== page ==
By Bill Collins
Note: Bill is a goalie on my Blades of Steel team. Recently, he shared some insight on how players can help get their goalie ready for the game — without injuring them!
Here are a few do’s and don’ts for warming up a goalie before your rec league hockey game. Some people, especially in beginner leagues, have not played on teams before, so they might not know how to help their goalie best get ready.
1. Don’t shoot unless we’re ready. Wait for the goalie to square up to you before you take your shot.
2. Don’t skate it all the way in. Take a shot from far away. If you skate it in close and try to Patrick Kane it past us, that doesn’t help us warm up – that’s the kind of save to make *after* we’re warmed up.
3. Now is not the time to work on your slap shot. If your slap shot is wild and inaccurate, practice it against the boards. Don’t send it flying in at us when you have no idea where it will go. I was injured in three games in a row from wild slap shots taken during warm-ups.
4. Take turns, and go one at a time. Not only does shooting multiple pucks at once not help us warm up, it’s dangerous; goalies have almost no padding on their sides or back, we’re only safe if we’re facing the shot directly.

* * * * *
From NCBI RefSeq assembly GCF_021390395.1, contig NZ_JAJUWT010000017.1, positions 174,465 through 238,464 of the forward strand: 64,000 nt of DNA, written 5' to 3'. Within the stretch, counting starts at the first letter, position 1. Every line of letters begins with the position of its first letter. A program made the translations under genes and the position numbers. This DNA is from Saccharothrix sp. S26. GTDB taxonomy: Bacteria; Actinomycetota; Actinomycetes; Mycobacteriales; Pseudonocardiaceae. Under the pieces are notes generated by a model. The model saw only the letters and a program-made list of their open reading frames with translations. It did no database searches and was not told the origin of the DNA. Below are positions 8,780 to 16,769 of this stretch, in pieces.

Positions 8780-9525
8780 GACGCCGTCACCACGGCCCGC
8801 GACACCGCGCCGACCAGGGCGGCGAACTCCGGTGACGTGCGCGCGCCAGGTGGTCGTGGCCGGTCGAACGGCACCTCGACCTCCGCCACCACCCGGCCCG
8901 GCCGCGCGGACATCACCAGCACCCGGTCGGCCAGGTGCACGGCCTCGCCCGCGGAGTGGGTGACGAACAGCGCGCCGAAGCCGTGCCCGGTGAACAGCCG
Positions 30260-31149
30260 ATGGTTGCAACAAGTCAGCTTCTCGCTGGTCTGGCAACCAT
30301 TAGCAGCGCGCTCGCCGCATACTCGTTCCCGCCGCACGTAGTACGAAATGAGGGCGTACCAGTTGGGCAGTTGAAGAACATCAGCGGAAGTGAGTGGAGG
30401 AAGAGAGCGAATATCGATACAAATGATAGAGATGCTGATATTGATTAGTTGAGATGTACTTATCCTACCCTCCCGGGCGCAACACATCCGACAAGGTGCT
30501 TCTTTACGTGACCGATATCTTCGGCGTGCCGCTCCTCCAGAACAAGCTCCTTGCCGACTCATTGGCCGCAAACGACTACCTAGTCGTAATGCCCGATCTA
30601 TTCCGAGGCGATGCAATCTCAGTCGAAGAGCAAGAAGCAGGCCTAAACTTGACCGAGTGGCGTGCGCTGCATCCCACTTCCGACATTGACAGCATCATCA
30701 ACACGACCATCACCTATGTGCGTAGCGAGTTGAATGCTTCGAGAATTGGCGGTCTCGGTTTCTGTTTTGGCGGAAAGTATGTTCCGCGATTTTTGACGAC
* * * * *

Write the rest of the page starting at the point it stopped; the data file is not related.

5. The best thing you can do for us is an arc drill, where the shooters arrange themselves in an arc and take long shots on the goalie, working from one side to the other. This lets us get our angles down and practice shuffling; each time they resurface the ice it’s a bit different, and we need to get used to it before each game.
6. If your shot have serious accuracy and control, try to aim for a spot no one else is shooting for. For example, if the goalie’s been stopping pucks with his stick, you could send a shot to his glove hand so he can warm up his trapper. If he’s been stopping with his chest, go five-hole, etc. This is not required, but it’s a big help.
7. If you’re going to take a hard shot, you must shoot from beyond the face-off circle. Years ago, I broke my hand when a close-up slap shot hit my glove hand the wrong way.
8. If you want to work on advanced moves like tip-ins or one-timers, check with us first to see if we’re warmed up and ready for it, or work on that when we’re not in the net.
9. If you are unsure of any of the above, then default to an on-ice shot. These are unlikely to cause injury, and are a good warm up for both the shooter and the goalie, as these are shots that are most likely to score in a game.
Type your email address in the box and click the “create subscription” button.
My list is completely spam free, and you can opt out at any time.
Filed under: Advice